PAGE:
Paltbröd – Swedish Bread Made From Blood

In Cuisine by Skjalden

Paltbröd, or what many call “blood bread,” is a special kind of bread from Sweden. It’s unique because it’s made with blood, usually from pigs or cows, mixed into the dough. This might sound unusual, but it’s a tradition that goes way back in Swedish history. The bread is part of Sweden’s old-school cooking, showing how people used to make sure they wasted nothing when they cooked.

Making Paltbröd is pretty straightforward. The main ingredients are coarse rye flour and blood, which might be mixed with a type of traditional beer to make the dough. People used to bake this bread in autumn, right after they’d finished farming and slaughtering animals for the winter. They would bake the dough into thick loaves or thin flatbreads, then dry them out to make them last longer.

People in Sweden have been eating this bread in different ways for years. They might boil it and eat it with fried pork and a simple white or onion sauce. Or they could cut it up and put it in a soup with bacon and potatoes, a dish that’s especially popular in the Swedish part of Finland. These days, people might add things like onions and carrots to the soup, but traditionally, it was more about the taste of the meat and bread.

The history of Paltbröd

The history of Paltbröd is pretty interesting. It’s thought to have started in a part of Sweden called Västergötland. The oldest mention of this bread we know about is from a cookbook from 1755. Back then, it was considered a good, filling meal for workers and servants. The way of serving it with white sauce came from France, which influenced a lot of Swedish cooking back in the 1700s.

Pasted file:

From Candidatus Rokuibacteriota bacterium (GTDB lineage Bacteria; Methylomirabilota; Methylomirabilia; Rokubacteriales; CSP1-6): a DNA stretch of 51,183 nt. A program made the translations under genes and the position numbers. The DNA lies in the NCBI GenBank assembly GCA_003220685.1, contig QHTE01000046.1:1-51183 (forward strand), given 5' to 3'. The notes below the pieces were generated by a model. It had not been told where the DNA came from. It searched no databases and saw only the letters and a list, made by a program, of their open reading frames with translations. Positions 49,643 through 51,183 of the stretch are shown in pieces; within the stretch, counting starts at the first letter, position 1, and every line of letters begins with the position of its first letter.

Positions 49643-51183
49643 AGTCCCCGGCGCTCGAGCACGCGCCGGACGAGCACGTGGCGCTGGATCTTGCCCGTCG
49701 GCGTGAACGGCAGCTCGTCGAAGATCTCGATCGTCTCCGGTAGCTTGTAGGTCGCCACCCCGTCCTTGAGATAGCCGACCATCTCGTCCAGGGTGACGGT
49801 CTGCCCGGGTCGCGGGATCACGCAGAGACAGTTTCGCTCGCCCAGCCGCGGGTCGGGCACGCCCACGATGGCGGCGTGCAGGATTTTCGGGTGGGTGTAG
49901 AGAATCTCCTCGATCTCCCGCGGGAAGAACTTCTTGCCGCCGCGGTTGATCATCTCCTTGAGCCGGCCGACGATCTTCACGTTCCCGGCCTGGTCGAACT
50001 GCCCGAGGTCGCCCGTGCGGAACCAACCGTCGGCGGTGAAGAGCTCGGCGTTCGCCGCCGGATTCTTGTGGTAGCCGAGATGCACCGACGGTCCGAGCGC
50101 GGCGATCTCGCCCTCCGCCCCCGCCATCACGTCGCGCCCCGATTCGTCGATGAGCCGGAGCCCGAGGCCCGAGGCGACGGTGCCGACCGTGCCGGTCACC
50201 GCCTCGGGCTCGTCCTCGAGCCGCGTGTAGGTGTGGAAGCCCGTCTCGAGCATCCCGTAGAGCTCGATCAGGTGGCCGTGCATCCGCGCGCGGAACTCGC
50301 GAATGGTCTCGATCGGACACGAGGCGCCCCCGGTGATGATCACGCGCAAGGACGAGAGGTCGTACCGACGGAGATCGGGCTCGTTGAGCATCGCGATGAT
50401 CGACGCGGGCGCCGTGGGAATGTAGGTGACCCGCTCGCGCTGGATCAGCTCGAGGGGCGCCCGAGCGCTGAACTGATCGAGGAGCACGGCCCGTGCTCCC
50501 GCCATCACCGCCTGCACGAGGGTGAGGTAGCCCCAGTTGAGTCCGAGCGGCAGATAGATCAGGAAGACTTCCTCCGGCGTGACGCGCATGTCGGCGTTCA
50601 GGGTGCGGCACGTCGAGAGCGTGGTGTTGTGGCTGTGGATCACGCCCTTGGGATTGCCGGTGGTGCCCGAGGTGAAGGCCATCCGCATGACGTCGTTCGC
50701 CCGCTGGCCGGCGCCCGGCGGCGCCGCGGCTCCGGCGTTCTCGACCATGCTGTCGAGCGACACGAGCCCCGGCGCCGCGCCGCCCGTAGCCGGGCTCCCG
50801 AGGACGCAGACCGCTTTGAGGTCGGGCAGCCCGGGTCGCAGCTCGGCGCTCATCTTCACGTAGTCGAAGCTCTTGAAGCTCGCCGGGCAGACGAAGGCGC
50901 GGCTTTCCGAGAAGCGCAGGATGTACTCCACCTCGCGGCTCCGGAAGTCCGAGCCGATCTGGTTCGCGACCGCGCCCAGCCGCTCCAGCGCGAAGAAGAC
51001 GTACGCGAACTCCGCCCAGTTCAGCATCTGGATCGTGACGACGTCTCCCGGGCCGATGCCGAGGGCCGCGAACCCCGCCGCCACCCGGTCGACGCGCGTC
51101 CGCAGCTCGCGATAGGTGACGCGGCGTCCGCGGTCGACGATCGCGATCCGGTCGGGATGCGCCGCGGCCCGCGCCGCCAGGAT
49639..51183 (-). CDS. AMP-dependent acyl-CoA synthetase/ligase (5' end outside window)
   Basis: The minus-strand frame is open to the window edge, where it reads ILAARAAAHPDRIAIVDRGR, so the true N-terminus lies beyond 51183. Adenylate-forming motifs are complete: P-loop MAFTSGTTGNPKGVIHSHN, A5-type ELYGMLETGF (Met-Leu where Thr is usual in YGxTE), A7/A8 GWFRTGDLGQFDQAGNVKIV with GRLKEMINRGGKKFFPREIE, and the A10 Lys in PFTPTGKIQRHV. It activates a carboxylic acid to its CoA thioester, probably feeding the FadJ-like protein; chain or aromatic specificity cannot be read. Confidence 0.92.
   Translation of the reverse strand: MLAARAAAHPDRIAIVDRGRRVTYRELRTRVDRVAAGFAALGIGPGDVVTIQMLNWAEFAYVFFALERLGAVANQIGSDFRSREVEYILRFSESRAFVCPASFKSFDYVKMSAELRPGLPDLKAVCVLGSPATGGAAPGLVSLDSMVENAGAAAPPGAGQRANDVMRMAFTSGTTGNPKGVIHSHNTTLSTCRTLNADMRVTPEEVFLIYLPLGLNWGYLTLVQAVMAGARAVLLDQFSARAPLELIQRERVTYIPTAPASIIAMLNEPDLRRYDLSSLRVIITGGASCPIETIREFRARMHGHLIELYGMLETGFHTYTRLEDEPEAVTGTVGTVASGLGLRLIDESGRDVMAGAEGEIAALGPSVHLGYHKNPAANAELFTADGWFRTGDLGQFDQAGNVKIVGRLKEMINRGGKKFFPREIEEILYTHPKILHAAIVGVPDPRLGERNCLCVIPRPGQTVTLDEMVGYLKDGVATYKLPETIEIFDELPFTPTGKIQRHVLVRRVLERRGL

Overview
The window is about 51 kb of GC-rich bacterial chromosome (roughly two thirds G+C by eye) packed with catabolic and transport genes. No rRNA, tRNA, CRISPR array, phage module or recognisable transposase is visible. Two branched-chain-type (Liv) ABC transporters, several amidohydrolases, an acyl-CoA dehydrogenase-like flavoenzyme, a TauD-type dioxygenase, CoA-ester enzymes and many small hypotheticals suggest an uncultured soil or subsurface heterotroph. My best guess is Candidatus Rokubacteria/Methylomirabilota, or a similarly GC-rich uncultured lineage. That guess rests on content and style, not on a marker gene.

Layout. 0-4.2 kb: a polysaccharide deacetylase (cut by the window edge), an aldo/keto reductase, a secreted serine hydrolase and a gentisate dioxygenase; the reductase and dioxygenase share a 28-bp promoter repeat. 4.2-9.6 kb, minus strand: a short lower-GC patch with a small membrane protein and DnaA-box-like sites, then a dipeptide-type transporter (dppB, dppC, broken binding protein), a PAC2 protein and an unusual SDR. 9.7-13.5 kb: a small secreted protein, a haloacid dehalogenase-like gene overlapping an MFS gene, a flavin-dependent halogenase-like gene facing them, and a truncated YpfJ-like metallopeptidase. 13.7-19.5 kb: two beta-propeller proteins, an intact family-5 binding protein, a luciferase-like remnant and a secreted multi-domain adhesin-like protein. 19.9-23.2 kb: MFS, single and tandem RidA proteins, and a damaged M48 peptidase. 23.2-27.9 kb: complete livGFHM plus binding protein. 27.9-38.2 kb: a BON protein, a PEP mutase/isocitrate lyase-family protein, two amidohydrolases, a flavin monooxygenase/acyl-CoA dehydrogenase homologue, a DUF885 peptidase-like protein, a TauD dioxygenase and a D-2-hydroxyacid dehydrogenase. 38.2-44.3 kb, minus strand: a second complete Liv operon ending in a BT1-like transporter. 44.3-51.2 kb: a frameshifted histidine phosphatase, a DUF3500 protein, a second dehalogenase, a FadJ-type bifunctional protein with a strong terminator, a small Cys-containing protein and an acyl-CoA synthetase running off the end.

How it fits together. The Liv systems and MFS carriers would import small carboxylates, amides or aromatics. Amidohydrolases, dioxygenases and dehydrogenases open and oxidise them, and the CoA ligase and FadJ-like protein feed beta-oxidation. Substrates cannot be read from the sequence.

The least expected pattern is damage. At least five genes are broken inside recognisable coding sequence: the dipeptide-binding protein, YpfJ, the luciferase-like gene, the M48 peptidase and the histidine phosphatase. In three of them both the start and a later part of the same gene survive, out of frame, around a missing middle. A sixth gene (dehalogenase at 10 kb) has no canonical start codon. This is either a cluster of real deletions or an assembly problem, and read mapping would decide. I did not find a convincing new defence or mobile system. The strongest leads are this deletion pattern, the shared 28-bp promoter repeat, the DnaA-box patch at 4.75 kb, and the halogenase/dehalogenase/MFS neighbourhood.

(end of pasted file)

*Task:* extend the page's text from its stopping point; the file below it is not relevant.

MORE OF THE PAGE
Paltbröd doesn’t have anything to do with some other Swedish dishes like palt or kroppkakor, even though they might seem similar. You can also try Paltbröd with melted butter and lingonberries, or cooked in milk instead of water for a different flavor.

The story of Paltbröd is a window into how people in Sweden used to live and eat. It’s about making the most of what you have and respecting the ingredients. Even though it’s from a long time ago, this bread shows a lot about Swedish culture and the importance of food in history.

For anyone curious about Swedish traditions or looking for a real taste of Sweden’s past, Paltbröd is more than just food. It’s a piece of history, showing how creativity and necessity can come together in the kitchen. Whether you’re trying it in a soup, with pork and sauce, or just on its own, Paltbröd offers a direct link to the tastes and traditions of old Sweden.